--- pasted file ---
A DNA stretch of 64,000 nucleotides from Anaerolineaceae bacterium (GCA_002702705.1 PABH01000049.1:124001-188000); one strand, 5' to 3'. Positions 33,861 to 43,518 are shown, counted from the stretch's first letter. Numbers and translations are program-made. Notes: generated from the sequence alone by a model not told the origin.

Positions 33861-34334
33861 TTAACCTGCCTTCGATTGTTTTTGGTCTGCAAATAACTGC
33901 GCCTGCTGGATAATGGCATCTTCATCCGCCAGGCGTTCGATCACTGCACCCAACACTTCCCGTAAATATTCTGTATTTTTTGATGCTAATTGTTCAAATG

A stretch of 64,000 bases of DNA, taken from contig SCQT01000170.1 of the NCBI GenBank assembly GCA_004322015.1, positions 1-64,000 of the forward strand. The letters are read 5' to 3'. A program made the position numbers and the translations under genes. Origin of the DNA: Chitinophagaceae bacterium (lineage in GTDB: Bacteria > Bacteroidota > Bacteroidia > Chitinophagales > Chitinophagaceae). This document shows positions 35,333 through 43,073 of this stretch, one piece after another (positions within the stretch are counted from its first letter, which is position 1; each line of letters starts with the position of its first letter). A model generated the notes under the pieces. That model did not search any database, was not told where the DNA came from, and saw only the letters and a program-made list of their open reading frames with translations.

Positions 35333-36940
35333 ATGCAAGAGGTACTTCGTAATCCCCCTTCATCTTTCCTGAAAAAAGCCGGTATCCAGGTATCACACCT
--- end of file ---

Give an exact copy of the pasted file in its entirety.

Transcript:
A DNA stretch of 64,000 nucleotides from Anaerolineaceae bacterium (GCA_002702705.1 PABH01000049.1:124001-188000); one strand, 5' to 3'. Positions 33,861 to 43,518 are shown, counted from the stretch's first letter. Numbers and translations are program-made. Notes: generated from the sequence alone by a model not told the origin.

Positions 33861-34334
33861 TTAACCTGCCTTCGATTGTTTTTGGTCTGCAAATAACTGC
33901 GCCTGCTGGATAATGGCATCTTCATCCGCCAGGCGTTCGATCACTGCACCCAACACTTCCCGTAAATATTCTGTATTTTTTGATGCTAATTGTTCAAATG

A stretch of 64,000 bases of DNA, taken from contig SCQT01000170.1 of the NCBI GenBank assembly GCA_004322015.1, positions 1-64,000 of the forward strand. The letters are read 5' to 3'. A program made the position numbers and the translations under genes. Origin of the DNA: Chitinophagaceae bacterium (lineage in GTDB: Bacteria > Bacteroidota > Bacteroidia > Chitinophagales > Chitinophagaceae). This document shows positions 35,333 through 43,073 of this stretch, one piece after another (positions within the stretch are counted from its first letter, which is position 1; each line of letters starts with the position of its first letter). A model generated the notes under the pieces. That model did not search any database, was not told where the DNA came from, and saw only the letters and a program-made list of their open reading frames with translations.

Positions 35333-36940
35333 ATGCAAGAGGTACTTCGTAATCCCCCTTCATCTTTCCTGAAAAAAGCCGGTATCCAGGTATCACACCT